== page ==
(1)   A corporation must not, in trade or commerce, in connection with:
(b)   the acquisition or possible acquisition of goods or services from a person (other than a listed public company);

engage in conduct that is, in all the circumstances, unconscionable.

Section 51AC also provides a number of factors the court may have regard to in determining whether a business has engaged in unconscionable conduct under section 51AC. In the context of Indigenous artists and commercial acquirers of their art (dealers) those factors may be stated as follows:

Importantly, these factors are not intended to be exhaustive, and the Court may have regard to any other factors it considers relevant. The Court will determine whether the conduct is unconscionable by having regard to all the circumstances, meaning, therefore, that each of these factors in isolation may not amount to unconscionable conduct.

Section 6 of the TPA extends prohibitions against corporations to individuals in certain circumstances including where conduct has occurred in a territory, for example, the Northern Territory.

ACCC Activity

In response to the Committee’s request the ACCC has allocated experienced staff in the Darwin, Melbourne and Canberra offices to consider the issues raised before the Committee in submissions and public hearings. ACCC staff have reviewed all the public evidence provided to the Inquiry. Following that review ACCC staff have travelled to Alice Springs to assess the evidence available from Indigenous Art Centre representatives and have contacted several other organisations who provided submissions to the Inquiry to obtain further information. The ACCC has also engaged in dialogue with art centre managers at a meeting organised by the Association of Northern, Kimberley and Arnhem Aboriginal Artists.

A further trip to Alice Springs has been organised with the objective of interviewing artists who may have suffered from unconscionable conduct. The ACCC is also monitoring the development of the National Indigenous Art Commercial Code of Conduct and associated Ethical Trading Strategies.

More details on the specific activities undertaken by the ACCC is set out below.

Review of the evidence provided in submissions and at hearings

Many of the submissions provided general comments on unethical conduct through references to “carpetbaggers”. DesArt’s submission (Submission 49) defined carpetbagger as “...a pejorative term describing dealers involved in exploitation of Indigenous artists. The term Carpetbagger can be applied to certain dealers, backyard dealers, commercial gallery owners, private agents, or persons operating other legitimate businesses such as card yards or motels. Carpetbaggers in this sector are essentially non-Indigenous law breakers dealing in unconscionable conduct, duress and misrepresentation as defined by the Trade Practices Act.”  This definition highlights the broad range of individuals and businesses allegedly engaging in unconscionable conduct towards Indigenous artists. Other submissions alleged ex-police officers, nurses, doctors, teachers and other individuals with legitimate grounds for entering Indigenous communities were also engaging in unconscionable conduct in their dealings with Indigenous artists.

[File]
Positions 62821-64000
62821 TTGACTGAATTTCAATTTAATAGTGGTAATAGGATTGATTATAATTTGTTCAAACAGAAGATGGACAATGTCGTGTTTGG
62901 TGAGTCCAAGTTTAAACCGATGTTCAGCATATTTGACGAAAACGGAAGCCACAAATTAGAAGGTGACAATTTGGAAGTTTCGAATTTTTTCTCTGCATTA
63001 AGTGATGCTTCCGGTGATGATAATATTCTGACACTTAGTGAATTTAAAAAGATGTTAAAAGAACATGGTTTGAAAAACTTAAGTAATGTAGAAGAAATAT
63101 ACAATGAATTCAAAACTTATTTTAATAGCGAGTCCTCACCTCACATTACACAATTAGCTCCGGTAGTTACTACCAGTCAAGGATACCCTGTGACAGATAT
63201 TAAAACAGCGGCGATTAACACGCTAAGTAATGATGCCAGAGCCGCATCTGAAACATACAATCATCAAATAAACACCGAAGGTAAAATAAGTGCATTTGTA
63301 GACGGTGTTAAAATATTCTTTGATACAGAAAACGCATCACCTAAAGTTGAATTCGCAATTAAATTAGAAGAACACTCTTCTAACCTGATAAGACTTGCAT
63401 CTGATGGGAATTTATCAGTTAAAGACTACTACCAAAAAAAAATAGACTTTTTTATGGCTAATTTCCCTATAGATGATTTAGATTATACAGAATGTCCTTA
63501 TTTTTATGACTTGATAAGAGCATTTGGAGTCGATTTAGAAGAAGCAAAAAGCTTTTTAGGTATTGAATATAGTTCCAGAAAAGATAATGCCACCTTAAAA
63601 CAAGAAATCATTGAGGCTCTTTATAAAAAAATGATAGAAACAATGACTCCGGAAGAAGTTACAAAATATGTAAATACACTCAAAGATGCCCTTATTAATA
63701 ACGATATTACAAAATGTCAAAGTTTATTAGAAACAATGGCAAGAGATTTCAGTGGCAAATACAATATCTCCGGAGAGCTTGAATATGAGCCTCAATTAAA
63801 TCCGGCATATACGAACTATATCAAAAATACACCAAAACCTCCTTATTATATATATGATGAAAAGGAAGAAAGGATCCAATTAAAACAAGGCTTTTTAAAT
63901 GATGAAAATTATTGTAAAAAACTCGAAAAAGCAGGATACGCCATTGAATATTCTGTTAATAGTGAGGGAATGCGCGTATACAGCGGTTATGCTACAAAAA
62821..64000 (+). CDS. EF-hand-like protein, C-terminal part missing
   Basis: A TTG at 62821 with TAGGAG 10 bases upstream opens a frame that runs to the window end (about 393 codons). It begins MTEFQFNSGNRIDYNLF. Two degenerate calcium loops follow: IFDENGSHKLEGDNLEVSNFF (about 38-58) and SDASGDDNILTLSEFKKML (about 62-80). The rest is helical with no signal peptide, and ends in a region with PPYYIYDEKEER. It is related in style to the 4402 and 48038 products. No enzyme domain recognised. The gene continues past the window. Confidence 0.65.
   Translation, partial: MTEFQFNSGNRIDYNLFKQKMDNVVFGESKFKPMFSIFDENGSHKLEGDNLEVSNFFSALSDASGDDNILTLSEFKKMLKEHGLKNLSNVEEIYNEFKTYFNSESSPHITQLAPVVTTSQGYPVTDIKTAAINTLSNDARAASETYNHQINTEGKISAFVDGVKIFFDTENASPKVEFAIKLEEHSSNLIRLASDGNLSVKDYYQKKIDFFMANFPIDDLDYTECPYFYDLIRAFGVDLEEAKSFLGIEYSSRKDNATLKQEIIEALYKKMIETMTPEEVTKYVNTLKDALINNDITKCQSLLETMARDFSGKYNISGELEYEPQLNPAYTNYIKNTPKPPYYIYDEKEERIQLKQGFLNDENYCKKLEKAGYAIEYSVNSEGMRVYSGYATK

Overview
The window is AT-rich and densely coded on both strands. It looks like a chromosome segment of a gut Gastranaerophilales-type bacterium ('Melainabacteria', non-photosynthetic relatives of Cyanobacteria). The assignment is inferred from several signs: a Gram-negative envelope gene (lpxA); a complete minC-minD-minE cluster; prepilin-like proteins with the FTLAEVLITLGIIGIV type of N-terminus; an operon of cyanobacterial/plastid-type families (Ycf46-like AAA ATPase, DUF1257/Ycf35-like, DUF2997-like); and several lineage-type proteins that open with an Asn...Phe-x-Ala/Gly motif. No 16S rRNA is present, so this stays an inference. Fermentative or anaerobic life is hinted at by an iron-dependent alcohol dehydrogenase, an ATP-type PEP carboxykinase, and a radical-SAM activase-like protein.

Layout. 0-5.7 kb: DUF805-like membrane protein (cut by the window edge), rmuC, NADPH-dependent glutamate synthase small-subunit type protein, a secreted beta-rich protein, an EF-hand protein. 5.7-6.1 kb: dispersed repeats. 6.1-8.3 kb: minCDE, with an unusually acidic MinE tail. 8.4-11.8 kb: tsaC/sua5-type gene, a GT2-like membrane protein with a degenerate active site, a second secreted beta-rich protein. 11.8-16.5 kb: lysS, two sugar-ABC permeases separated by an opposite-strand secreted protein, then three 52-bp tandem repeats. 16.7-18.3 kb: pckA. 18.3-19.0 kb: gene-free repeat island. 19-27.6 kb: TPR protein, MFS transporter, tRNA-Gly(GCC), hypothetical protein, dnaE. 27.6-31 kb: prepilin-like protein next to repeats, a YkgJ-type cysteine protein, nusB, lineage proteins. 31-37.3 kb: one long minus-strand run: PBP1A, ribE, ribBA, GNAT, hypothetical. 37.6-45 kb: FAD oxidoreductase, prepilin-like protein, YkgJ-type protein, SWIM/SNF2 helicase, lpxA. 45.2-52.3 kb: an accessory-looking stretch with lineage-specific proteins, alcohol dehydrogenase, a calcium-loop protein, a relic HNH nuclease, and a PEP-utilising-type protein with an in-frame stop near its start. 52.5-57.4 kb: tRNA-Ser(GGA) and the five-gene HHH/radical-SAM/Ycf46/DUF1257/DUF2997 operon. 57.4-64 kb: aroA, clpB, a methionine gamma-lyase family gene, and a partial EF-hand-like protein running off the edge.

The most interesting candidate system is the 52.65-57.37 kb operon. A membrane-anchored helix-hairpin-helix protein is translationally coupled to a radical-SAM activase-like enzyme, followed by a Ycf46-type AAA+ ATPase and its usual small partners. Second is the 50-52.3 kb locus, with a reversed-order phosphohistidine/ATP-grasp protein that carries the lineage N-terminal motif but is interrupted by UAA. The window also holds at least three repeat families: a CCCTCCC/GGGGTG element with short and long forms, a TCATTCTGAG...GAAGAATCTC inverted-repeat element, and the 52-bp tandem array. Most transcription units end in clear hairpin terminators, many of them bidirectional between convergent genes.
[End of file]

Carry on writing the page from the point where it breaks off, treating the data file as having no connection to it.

The types of allegations surrounding the conduct of “carpetbaggers” related to:

Some of these allegations on their own may not amount to unconscionable conduct, however a combination of these factors, or one of these factors in combination with other circumstances not addressed expressly in submissions may amount to unconscionable conduct.

Most of the allegations in submissions were general in nature; understandably they did not specify conduct by particular individuals or businesses and were not sufficiently detailed in respect of specific events or conduct to enable the ACCC to identify particular cases which could be progressed towards enforcement before the Federal Court. Furthermore, there were very few details as to when the conduct occurred. Investigation of the more specific allegations did not identify evidence of ongoing conduct. In some cases the businesses allegedly involved have ceased to trade.

The evidence provided at the public hearings was also mostly generalised and lacked specific examples, although in some cases it amplified the allegations made in submissions. Essentially the same conduct as that mentioned above as stated in submissions was similarly raised in the hearings. The Committee may have heard more detailed and substantiated claims during in-camera sessions of the hearings. The ACCC is aware at least some of those who provided evidence in-camera are (understandably) still reluctant to provide detailed information to the ACCC, as they come from small communities and are concerned about ramifications for themselves and for the artists involved.

In order for the ACCC to identify and pursue conduct warranting enforcement action, it requires specific evidence of particular events, including artists being prepared to tell the story of their experience(s). Obtaining such evidence has its own special challenges. The ACCC recognises and appreciates it is not always easy in small communities to come forward with information. It is necessary for the ACCC to develop trust within Indigenous communities and the Indigenous Visual Arts and Craft Sector generally. These and other relevant issues to the ACCC’s investigation process are discussed below.